So, which of these did the wise men see and follow? Was it a supernova, a comet, a planetary conjunction or something miraculous? Matthew gives us a hint when he says that the star “went ahead of [the wise men] until it stopped over the place where [Jesus] was” (Matthew 2:9). In other words, as one author puts it, “The star is not described realistically, i.e., as astronomically plausible.” If Matthew means to tell us what actually happened, then we’re probably looking at a miracle here. If, however, as some suggest, Matthew invented this bit about the star to add significance to Jesus’ birth—perhaps to make sure his audience knew Jesus fulfills Numbers 24:17—then the historicity of the account doesn’t matter quite as much as what it tells us about Jesus. What points away from this is that Matthew probably would not have invented a story about Gentile astrologers (!) identifying and worshipping Israel’s messiah. In short, what the wise men saw and followed was indeed a star of wonder, guiding them—and now us—to the perfect light.

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A Pattern for Preaching that Meets People’s Needs

by Pearson Johnson

I heard recently of a church seeking a new pastor. Some said, “We want a pastor whose preaching is practical and encouraging.” Others said, “We need a doctrinal, expositional ministry.” Still others prefer preaching heavy on confrontation. It is easy to identify what some people want in the preaching they hear (sometimes they will tell you!), but what, exactly, do they need? Pastors, we should strive as preachers to provide preaching that truly meets peoples needs.

Now, I am not talking about felt needs, as in the “give them what they feel they need and they will come,” seeker-driven church model. Neither am I talking about the need of the moment preaching that identifies cultural trends and is constantly addressing the latest headline. Nor, just what we think they need, based on our perceptions or personalities. I am talking about seeing the needs God has designed the Scripture to meet and then providing preaching that, in a balanced way, reflects that design. God has given us a simple pattern to follow in Scripture’s stated purpose that can guide us in providing preaching that meets people’s needs.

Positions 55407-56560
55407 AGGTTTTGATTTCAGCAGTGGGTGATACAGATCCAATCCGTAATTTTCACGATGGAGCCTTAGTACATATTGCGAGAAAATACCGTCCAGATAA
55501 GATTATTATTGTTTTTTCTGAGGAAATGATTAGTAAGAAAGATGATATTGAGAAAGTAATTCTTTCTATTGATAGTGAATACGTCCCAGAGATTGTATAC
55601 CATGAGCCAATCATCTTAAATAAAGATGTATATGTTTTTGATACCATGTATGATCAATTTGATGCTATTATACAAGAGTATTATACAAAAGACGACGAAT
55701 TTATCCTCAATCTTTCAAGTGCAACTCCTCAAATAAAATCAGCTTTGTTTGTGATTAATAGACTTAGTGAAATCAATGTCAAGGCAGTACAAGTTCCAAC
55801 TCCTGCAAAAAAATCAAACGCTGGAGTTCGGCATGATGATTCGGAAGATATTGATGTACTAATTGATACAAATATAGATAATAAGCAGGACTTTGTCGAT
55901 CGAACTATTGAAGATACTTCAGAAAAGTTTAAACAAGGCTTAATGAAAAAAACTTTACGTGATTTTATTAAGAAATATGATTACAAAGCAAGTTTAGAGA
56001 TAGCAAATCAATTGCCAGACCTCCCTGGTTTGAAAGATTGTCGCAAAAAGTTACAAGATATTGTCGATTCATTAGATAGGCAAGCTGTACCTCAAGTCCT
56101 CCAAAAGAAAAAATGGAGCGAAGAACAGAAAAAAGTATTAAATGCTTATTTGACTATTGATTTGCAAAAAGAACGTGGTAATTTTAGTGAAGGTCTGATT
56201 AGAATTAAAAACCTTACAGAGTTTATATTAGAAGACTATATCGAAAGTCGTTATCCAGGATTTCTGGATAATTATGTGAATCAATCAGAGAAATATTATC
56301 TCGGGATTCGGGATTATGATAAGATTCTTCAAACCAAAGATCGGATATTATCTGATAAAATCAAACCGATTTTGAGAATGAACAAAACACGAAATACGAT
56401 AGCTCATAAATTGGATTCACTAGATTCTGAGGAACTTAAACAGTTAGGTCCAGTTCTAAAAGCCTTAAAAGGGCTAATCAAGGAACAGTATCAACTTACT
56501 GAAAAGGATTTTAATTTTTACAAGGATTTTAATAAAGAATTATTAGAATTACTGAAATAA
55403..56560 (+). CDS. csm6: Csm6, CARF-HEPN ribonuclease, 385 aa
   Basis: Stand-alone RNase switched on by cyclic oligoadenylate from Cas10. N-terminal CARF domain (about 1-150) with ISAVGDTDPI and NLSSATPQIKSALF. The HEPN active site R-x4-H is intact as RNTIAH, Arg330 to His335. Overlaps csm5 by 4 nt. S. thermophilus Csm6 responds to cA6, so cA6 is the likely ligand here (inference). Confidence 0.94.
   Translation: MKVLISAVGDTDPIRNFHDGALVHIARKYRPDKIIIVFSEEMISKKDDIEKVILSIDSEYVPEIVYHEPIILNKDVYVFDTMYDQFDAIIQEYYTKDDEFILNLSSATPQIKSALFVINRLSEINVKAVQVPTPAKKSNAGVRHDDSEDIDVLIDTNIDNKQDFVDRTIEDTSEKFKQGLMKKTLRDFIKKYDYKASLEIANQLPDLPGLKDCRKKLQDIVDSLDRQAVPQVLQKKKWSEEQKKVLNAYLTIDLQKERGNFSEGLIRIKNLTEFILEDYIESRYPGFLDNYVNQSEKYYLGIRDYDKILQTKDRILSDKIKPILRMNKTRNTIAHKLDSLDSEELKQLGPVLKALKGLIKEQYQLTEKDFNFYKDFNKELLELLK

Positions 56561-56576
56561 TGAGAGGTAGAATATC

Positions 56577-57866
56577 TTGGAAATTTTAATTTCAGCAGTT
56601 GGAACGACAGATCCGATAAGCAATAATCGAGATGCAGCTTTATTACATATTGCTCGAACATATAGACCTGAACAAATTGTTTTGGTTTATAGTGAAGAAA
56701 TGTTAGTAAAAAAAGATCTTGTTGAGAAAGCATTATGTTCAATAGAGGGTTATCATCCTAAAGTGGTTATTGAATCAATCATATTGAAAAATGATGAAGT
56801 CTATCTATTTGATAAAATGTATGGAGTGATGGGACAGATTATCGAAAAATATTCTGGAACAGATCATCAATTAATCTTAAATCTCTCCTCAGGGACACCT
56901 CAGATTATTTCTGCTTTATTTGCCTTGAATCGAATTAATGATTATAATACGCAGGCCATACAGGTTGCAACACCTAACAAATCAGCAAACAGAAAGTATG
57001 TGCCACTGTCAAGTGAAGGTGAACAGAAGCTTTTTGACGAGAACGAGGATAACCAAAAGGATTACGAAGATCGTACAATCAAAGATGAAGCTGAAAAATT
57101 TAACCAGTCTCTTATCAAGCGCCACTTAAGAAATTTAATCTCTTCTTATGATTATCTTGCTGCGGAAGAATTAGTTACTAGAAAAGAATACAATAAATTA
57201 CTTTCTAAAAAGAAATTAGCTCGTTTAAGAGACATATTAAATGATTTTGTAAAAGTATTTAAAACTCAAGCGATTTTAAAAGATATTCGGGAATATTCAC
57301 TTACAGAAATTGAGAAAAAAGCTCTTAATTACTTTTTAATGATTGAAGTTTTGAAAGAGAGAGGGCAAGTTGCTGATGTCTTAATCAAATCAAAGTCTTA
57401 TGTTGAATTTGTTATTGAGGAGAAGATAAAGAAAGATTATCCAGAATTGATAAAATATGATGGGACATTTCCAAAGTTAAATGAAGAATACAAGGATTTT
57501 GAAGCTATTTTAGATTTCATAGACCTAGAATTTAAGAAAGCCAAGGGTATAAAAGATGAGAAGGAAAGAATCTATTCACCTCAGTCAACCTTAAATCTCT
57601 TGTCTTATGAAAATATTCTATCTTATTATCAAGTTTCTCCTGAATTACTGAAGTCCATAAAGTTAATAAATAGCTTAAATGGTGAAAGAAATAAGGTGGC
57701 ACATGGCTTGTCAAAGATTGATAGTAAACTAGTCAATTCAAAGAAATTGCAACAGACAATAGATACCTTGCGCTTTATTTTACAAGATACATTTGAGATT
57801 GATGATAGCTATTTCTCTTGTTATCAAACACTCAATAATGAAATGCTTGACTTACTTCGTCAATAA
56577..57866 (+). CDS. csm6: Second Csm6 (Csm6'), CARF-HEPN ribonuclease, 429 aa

2 Timothy 3:16–17, a very familiar passage, says, “All Scripture is inspired by God and profitable for teaching, for reproof, for correction, for training in righteousness; so that the man of God may be adequate, equipped for every good work” (NASB). The Bible is God’s revealed means for the growth of lives into maturity, and preaching this Word, according to the purposes for which it has been given, will produce mature people. We know that in all of Scripture we find passages that are particularly good for teaching doctrine, or for correcting wrong thinking or behaving, or encouraging practical growth in sanctification. However, sometimes we fail to realize as well that in every part of Scripture, there is truth to be taught, reproof to be given, correction to be made, and practical training to be provided.

When you approach your study of the Word for preaching, ask yourself questions about the text that reflect these purposes, and then preach them all in the sermon. This will help provide a well-balanced preaching and teaching ministry that meets the needs of the people God has given you to shepherd. It will also help us avoid the tendency to over-emphasize certain types of preaching based on our personalities and our or others’ preferences.

This may seem too simple and too obvious to qualify as a “homiletical model.” Maybe so, but are you willing to try it? Here are some steps for application.

  • First, review your notes before preaching and mark the categories in the margins or headings of your notes. Understand the text drives the sermon, so some texts will be more heavily weighted in one area or the other. Each text will have its “big idea,” but all of the people’s needs can be met from each text as well.
  • Second, ask several trusted members (including your wife and children) to take notes on your sermons for a month—specifically looking for the four general purposes—teaching (truth to be believed), reproof (confrontation of wrong belief or behavior), correction (truth that specifically corrects what is reproved and edifies), and instruction in righteousness (practical application in righteous living). See how balanced your preaching is between these categories in the minds of your hearers, and be willing to make adjustments.
  • Finally, talk to people about your sermons. Ask them what they learned and how they think that should make a difference in their lives.

God has told us what people need, so let’s provide preaching that meets people’s needs!

The Secret to a Successful Pastoral Ministry

by Pearson Johnson

Many people promise to provide the secret to a successful pastoral ministry. Conferences, curricula, and consultants like to offer products for discouraged pastors. Attend this conference and you will come away with a ministry-changing model. Purchase this curriculum (with video of guy with fashionable glasses or foreign accent!) and you will regain interest (and keep purchasing so you will maintain interest). Listen to this expert who can diagnose your problem and lead you to renewal. Pastors soon feel as if they cannot possibly lead a ministry with only the Word and the Spirit’s gifts.